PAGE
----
Flu season has hit Alberta a bit later than usual this year.
In the past five years, lab-confirmed influenza cases saw notable increases starting in October, a trend that’s only seen a month or two variance going back to 2009.
This year, that increase started in March, a shift of six months.
Dr. Craig Jenne, an associate professor in the University of Calgary’s department of microbiology, immunology and infectious diseases, said the uptick in influenza in Alberta shouldn’t come as a surprise given all the factors.
“We saw this fall that, for example, vaccination rates for seasonal influenza shots were lower than normal in the province, so that means we had reduced protection,” Jenne told Global News.
So far this flu season, only 27.3 per cent of Albertans have received influenza shots. That’s down from 37.4 per cent the year before.
“As we move through spring, we have seen most public health guidance begin to ease. So people are now gathering and many of those measures that have protected us for the last two years, wearing masks, limiting indoor gatherings – they’re gone.”
Provincial data showed unabated growth in lab-confirmed seasonal influenza following the start of Step 2, when public health measures like gathering limits and indoor mask mandates expired.
“Just like COVID, influenza is a respiratory virus, and it will absolutely take advantage of those settings to spread between people.”
So far this flu season, 707 Albertans have had lab-confirmed influenza. The most recent reporting period ending April 17, showed 247 people testing positive for Influenza A. A month prior, that number was just 53.
Jenne said those numbers only represent a fraction of the actual cases in the community as influenza is not tested for very widely – usually only for those who could see severe outcomes of influenza.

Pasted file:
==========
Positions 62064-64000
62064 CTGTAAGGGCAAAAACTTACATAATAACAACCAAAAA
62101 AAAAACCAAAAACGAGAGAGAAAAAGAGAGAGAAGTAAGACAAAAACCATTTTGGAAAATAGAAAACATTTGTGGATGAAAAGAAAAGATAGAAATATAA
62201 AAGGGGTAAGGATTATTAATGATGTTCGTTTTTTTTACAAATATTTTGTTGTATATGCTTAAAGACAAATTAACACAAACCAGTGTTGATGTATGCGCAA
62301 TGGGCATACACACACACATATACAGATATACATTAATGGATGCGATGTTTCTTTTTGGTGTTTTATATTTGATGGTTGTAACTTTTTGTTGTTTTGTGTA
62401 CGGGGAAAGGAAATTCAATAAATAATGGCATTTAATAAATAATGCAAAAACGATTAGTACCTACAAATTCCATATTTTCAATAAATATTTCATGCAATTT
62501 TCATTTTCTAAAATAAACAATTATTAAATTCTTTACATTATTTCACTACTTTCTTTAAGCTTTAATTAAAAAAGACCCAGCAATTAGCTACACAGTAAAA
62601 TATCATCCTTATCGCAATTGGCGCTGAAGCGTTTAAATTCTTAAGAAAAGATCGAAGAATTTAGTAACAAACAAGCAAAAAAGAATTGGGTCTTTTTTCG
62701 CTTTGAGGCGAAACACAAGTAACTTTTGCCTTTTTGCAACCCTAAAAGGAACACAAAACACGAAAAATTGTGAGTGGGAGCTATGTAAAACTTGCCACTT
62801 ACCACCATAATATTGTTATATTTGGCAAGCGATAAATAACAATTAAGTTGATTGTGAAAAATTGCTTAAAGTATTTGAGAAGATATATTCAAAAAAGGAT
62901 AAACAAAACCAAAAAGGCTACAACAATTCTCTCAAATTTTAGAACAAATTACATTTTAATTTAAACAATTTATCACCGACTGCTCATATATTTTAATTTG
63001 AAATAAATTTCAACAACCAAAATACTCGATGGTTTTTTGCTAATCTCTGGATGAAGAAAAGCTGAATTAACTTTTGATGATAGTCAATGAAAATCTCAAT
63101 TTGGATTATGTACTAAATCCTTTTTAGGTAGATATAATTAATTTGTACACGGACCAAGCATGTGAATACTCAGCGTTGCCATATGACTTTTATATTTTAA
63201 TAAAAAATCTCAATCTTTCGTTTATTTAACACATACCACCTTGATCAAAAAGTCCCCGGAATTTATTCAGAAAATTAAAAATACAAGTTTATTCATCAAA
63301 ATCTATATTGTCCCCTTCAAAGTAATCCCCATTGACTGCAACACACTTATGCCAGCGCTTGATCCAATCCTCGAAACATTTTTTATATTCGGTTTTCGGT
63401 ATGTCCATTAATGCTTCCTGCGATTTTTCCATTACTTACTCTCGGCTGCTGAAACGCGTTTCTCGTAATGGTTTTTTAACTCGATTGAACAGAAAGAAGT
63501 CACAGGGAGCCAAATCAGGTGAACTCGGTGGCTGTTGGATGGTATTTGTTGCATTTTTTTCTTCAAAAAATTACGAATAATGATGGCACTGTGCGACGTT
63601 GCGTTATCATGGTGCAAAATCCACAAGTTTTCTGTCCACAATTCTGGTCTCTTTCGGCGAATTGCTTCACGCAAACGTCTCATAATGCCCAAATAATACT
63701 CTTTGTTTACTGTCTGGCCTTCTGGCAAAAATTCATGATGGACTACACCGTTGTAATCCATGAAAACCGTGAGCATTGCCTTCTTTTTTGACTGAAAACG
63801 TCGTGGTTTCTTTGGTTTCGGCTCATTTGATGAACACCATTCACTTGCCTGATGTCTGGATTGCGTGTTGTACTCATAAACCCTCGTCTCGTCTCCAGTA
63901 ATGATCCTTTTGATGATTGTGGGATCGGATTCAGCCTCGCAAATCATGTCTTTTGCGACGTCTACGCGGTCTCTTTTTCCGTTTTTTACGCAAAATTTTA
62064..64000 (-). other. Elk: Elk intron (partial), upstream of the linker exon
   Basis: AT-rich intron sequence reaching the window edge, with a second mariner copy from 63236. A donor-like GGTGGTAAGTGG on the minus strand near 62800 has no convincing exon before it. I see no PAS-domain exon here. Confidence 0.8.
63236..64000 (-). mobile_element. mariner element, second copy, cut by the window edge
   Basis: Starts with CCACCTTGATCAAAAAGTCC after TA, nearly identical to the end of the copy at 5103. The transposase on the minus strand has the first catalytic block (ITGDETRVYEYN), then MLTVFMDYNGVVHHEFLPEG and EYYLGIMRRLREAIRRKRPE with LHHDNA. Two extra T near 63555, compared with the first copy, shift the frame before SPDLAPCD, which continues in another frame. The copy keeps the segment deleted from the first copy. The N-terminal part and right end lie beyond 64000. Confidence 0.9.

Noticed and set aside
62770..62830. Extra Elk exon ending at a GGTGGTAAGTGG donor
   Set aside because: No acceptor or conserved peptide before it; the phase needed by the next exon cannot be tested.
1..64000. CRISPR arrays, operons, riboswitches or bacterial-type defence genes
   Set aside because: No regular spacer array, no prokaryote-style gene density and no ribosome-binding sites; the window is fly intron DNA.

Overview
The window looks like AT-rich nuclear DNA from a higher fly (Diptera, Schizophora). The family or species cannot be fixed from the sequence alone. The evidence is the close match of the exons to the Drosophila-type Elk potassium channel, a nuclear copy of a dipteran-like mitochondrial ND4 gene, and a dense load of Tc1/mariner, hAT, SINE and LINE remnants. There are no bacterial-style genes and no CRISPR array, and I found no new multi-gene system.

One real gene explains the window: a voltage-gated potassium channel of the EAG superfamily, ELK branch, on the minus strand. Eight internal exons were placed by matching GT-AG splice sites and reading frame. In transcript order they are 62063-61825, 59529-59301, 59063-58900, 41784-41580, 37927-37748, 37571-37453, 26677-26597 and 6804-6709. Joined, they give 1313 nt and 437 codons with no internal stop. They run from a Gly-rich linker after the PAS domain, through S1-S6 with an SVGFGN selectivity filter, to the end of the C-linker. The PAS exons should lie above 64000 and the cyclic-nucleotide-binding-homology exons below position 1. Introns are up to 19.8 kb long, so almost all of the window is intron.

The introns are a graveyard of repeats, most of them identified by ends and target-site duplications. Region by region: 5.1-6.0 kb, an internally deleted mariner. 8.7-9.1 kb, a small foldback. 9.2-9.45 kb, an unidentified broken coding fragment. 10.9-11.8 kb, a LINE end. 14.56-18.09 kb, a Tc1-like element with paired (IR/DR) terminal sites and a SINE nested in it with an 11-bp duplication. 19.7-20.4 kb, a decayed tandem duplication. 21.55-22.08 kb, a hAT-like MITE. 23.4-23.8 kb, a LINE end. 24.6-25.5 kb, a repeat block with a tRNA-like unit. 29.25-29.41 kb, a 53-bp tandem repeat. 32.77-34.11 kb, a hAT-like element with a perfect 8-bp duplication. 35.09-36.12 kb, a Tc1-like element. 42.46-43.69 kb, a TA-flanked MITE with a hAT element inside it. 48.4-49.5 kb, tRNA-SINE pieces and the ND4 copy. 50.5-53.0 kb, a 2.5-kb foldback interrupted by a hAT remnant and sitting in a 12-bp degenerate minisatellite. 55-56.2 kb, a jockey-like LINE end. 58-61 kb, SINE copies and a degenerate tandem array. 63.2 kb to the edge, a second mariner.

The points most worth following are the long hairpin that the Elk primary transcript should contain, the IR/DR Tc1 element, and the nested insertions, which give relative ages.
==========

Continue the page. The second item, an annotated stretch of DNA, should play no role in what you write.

Broken down by age group, those aged 90+ have had the highest rate of lab-confirmed influenza. Under one year old comes in second, followed by 80 to 89 years old, then one to four and five to nine-year-olds.
ICU admissions have only been among those aged 50 to 79 years old.
An AHS spokesperson said increases in influenza cases are a reminder “that you can be contagious with influenza before you even feel sick.”
But stopped short of explaining the sudden increase in documented cases.
“We cannot say for certain why we are seeing a sudden increase in cases.”
In the 2021-2022 influenza season, Alberta hasn’t yet seen a death due to the disease. But Jenne said in the years before COVID-19, influenza was the leading cause of death from infectious disease in North America, including Alberta.
As for COVID-19, immunization and measures to prevent airborne virus spread are the best ways to prevent severe outcomes from influenza. But the ongoing pandemic has worn on people.
“People are exhausted, people are tired of it, and it’s understandable. But unfortunately, these viruses really don’t care,” Jenne said, noting the methods to protect the most vulnerable members of a population are well-known.
“Wearing masks when you can’t physically separate. Limiting indoor gatherings in communities or at times of the year when there is an active virus are really protective.
“And the hope is – and past experience tells us – that as the weather now begins to warm and we do transition to going outside a lot more, we should see those flu numbers start to come down in the coming weeks.”